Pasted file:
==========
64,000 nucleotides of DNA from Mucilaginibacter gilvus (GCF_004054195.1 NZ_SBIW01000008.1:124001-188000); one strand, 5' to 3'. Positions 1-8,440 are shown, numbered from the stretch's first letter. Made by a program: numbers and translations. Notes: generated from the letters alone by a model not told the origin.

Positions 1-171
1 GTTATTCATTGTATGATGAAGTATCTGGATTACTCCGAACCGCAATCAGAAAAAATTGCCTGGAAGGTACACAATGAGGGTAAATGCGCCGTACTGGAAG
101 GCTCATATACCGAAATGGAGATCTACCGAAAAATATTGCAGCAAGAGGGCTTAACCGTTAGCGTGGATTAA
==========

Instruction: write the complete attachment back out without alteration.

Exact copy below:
64,000 nucleotides of DNA from Mucilaginibacter gilvus (GCF_004054195.1 NZ_SBIW01000008.1:124001-188000); one strand, 5' to 3'. Positions 1-8,440 are shown, numbered from the stretch's first letter. Made by a program: numbers and translations. Notes: generated from the letters alone by a model not told the origin.

Positions 1-171
1 GTTATTCATTGTATGATGAAGTATCTGGATTACTCCGAACCGCAATCAGAAAAAATTGCCTGGAAGGTACACAATGAGGGTAAATGCGCCGTACTGGAAG
101 GCTCATATACCGAAATGGAGATCTACCGAAAAATATTGCAGCAAGAGGGCTTAACCGTTAGCGTGGATTAA